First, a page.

Doctors and other healthcare providers where advised by the FDA to balance the risk for suicidal thoughts and behavior with the clinical need for the drug  and to be  aware of the possibility of the emergence or worsening of depression, suicidality, or any unusual changes in behavior.  Healthcare providers where told to inform patients, their families, and caregivers of the potential for an increase in the risk of suicidality so they are aware and able to notify their healthcare provider of any unusual behavioral changes.

Because skipping epilepsy medication can result in seizures, the FDA said  that patients should ask a doctor before making medication changes.  The FDA said patients and their families should pay close attention to any day-to-day changes in mood, behavior and actions.  These changes can happen very quickly so it is important to be mindful of any sudden differences.  Patients and their families should be aware of common warning signs that might be a signal for risk of suicide, inlcuidng  talking or thinking about wanting to hurt themselves or end their lives; withdrawing from friends and family; Becoming depressed or having  depression get worse; becoming preoccupied with death and dying; and giving away prized possessions. If these or any new and worrisome behaviors occur, patients or their families should contact the responsible healthcare professional immediately.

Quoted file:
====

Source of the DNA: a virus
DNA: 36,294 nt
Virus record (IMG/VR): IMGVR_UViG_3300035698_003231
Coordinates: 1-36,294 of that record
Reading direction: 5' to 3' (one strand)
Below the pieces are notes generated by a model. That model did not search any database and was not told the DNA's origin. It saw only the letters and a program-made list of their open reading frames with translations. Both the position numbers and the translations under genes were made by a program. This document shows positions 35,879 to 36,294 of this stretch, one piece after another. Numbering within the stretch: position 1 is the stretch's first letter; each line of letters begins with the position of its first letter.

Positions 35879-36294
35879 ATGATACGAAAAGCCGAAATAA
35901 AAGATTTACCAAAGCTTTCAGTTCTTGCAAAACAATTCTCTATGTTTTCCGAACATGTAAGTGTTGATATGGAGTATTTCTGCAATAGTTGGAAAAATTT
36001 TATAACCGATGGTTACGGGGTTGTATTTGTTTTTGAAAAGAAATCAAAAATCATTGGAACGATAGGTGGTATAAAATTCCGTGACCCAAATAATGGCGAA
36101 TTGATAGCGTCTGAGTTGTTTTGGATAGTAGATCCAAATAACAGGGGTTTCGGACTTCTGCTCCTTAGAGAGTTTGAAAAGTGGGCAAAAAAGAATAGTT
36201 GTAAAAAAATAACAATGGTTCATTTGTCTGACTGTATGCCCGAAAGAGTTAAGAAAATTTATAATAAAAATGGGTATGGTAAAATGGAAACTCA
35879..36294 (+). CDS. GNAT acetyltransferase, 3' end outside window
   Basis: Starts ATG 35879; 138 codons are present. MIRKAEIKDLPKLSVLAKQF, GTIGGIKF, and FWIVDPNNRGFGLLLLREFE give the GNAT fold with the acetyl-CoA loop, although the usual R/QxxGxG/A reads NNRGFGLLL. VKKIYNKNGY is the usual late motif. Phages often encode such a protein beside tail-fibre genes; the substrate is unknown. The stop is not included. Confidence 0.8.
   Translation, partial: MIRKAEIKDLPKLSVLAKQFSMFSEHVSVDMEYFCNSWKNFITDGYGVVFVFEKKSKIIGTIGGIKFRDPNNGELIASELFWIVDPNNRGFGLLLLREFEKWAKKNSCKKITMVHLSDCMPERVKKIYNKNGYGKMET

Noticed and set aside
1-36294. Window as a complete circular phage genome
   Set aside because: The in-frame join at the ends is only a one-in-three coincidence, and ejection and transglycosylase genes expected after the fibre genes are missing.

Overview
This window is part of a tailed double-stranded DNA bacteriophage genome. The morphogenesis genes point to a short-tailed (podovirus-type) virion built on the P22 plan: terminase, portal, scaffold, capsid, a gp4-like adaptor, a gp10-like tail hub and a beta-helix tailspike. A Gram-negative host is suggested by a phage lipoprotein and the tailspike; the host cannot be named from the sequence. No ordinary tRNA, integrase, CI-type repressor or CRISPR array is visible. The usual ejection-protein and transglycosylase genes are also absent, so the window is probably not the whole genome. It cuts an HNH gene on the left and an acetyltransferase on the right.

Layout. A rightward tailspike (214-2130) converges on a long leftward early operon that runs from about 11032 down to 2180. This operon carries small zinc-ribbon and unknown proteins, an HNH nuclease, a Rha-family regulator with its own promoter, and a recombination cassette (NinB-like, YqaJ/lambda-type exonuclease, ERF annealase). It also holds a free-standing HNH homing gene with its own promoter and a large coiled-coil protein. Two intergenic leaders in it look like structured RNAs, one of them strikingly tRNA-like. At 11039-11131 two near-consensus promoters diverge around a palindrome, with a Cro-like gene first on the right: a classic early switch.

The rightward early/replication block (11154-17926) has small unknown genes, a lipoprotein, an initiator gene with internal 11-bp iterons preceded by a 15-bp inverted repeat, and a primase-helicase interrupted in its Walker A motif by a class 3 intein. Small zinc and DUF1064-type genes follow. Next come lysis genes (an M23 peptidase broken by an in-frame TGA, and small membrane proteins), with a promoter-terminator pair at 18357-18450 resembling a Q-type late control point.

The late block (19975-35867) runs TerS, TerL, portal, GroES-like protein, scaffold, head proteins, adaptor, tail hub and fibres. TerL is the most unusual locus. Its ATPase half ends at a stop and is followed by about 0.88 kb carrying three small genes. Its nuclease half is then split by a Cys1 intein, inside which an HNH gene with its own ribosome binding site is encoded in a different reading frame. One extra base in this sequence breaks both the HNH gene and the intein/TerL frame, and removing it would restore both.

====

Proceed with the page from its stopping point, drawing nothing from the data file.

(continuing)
The FDA said it would be working with manufacturers of marketed epilepsyc drugs to include this new information about suicide risks in the labeling for these products. The agency anticipates that labeling changes will be applied broadly to the entire class of drugs. The  FDA is also planning to discuss the suicide data at an upcoming advisory committee meeting.

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Glaxo bipolar drug may be tied to defect http://www.yourlawyer.com/articles/title/glaxo-bipolar-drug-may-be-tied-to-defect Fri, 29 Sep 2006 00:00:00 -0400 http://www.yourlawyer.com/articles/title/glaxo-bipolar-drug-may-be-tied-to-defect Federal health officials cautioned women Friday that use of a GlaxoSmithKline drug during the first three months of pregnancy shows possible links to birth defects.

Newly reported data suggest a connection between the drug Lamictal, used to treat bipolar disorder and epilepsy, and lip defects in infants, according to a safety alert posted on the Food and Drug Administration's Web site.

In a registry of 564 pregnant women who took the drug during the first trimester, five gave birth to babies with a cleft lip or cleft palate, which is a gap in the upper lip or roof of the mouth. The agency advises women taking Lamictal who are pregnant or thinking of becoming pregnant to speak with their doctor.